Consider a person that breaks promises, ignores commitments or hides information. It would be very difficult to trust or form a relationship with such a person. First of all, most would conclude that this person is not trustworthy, not dependable and not sincere.

I also believe that being honest all of the time can backfire on a person. There are situations when being honest would inflict pain and stress on somebody else. Sometimes, you need to justify what is the best solution because not telling the truth, in certain cases, is the best way to protect someone from being hurt.

That is just some of the problems with a position of always telling the truth. So, there is more to it than just not telling a lie. Whatever the absolute or literal definition is of honesty, I believe it is best to have the intention, to be honest.

I would be curious what you think. We have people that have been proven to be dishonest 75% of the time, and they seem to be successful. So, is honesty a key element of success?


It was not my fault

In honor of “Blame Someone Else Day” (which is January 13th, 2017) I offer this entry.

Are you 100% responsible for your life? The 100% figure throws many people off because there are some events that may not have been under their control. For years, I taught self-mastery and included the idea that we are responsible for everything that happens to us. The concept was that if we were not responsible, we could not fix it.

Today I would say that we are not responsible for everything that happened in life. For example, I was diagnosed with a muscle disease that was inherited. I didn’t have much control over that. Accepting the idea that we are responsible for everything still has the advantage. Taking responsibility for your life is great but, you can’t control how someone reacts to what you say or what you do. The problem is, we tend to look outside ourselves for the culprit. We do not take any responsibility. We are all conditioned to blame someone, to make excuses, or to complain when something does not go the way we would hope. If we were frustrated, upset or mad, we would often blame the event. Blaming the event or complaining about the event shifts the responsibility.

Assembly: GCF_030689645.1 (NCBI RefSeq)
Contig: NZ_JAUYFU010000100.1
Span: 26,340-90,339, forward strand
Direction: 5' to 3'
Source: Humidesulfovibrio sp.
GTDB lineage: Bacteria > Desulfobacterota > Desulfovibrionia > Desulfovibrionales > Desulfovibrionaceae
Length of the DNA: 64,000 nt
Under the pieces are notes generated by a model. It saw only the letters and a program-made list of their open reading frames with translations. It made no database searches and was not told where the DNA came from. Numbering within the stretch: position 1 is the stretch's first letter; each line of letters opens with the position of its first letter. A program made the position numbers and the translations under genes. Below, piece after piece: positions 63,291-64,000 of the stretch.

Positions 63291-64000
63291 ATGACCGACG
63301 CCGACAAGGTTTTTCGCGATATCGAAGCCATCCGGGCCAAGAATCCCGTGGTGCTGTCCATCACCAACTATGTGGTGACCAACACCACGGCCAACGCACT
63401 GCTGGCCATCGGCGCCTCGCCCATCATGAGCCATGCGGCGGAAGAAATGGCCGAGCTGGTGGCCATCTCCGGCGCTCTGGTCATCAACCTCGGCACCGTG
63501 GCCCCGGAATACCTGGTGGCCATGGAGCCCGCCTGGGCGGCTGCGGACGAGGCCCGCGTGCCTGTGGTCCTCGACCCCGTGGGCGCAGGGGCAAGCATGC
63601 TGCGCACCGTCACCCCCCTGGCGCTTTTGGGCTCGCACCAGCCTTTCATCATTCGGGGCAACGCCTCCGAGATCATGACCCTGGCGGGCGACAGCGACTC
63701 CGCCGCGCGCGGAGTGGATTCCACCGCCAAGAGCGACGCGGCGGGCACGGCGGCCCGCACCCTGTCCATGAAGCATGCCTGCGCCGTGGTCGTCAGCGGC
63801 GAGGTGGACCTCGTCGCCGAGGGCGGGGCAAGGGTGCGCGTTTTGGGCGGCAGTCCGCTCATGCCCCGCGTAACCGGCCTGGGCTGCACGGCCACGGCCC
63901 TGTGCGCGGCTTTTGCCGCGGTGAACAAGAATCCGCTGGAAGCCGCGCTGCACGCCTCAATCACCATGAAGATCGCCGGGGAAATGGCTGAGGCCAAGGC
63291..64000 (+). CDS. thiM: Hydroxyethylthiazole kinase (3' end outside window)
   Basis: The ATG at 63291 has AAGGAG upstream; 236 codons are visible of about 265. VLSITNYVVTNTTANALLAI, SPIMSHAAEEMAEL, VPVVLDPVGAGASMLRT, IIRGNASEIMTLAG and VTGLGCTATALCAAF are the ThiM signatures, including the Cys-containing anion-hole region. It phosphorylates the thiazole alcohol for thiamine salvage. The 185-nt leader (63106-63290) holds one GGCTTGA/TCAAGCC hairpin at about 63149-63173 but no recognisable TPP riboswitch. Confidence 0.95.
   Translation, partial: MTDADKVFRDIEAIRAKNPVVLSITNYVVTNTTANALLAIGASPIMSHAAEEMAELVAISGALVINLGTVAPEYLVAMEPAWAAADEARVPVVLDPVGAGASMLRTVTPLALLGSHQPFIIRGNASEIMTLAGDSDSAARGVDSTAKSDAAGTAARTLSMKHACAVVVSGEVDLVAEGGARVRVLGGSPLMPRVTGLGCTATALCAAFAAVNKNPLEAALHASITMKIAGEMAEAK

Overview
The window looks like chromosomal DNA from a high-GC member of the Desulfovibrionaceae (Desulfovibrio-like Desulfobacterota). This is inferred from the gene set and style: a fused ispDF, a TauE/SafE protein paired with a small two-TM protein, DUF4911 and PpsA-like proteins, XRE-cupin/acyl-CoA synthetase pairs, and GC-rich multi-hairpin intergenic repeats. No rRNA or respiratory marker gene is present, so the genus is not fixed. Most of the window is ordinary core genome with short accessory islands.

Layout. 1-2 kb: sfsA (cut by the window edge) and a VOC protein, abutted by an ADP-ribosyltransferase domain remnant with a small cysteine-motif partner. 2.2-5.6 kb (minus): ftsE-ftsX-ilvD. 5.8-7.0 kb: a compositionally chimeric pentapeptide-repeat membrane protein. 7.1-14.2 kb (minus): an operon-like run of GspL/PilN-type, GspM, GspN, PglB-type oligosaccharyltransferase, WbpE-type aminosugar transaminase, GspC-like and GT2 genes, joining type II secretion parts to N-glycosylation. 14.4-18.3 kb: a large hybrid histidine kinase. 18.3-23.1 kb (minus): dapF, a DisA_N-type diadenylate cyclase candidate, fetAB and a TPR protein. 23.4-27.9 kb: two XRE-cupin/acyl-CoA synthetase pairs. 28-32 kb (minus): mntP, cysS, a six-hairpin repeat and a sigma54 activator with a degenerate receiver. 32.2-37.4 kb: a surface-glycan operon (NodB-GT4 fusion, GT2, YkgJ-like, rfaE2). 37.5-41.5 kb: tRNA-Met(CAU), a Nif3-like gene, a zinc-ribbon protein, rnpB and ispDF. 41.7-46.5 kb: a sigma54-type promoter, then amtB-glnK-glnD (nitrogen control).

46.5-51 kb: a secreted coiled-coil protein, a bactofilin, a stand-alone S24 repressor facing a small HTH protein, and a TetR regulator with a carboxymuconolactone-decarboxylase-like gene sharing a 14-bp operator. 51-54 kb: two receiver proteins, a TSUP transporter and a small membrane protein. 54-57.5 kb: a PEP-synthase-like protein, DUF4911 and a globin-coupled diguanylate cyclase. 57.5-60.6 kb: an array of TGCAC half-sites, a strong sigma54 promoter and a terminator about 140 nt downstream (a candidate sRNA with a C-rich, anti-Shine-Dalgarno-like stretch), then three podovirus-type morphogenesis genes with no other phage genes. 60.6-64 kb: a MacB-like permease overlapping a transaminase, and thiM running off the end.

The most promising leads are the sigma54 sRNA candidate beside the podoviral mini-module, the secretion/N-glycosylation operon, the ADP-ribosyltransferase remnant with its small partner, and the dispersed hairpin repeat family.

Here is a fly in the ointment, as my father would say, to find joy this concept would suggest that we give up:

  • Making up excuses
  • Complaining
  • Focusing on what is wrong with no plan to fix it (my favorite)
  • Playing the victim

Well, sometimes I don’t want to fix it. I just feel like complaining. My current problem is, I don’t have a lot of time to waste on being frustrated. I have wasted too much of my life trying to prove that I was right or that outside forces caused my results. When something happens, or doesn’t happen in life, ask these questions to get back on track;

  • What thoughts/beliefs got me here?
  • What did I say or not say that led me to this outcome?
  • What do I need to do differently next time to get the result I want?

By asking yourself the right questions, you can move past the emotions you may be feeling (anger, guilt, resentment, frustration, etc.) to change the results.  There is the assumption that you want to find joy. Like I said earlier, sometimes you just want to feel miserable. Either way, don’t blame anyone but yourself except, of course, on Blame Someone Else Day.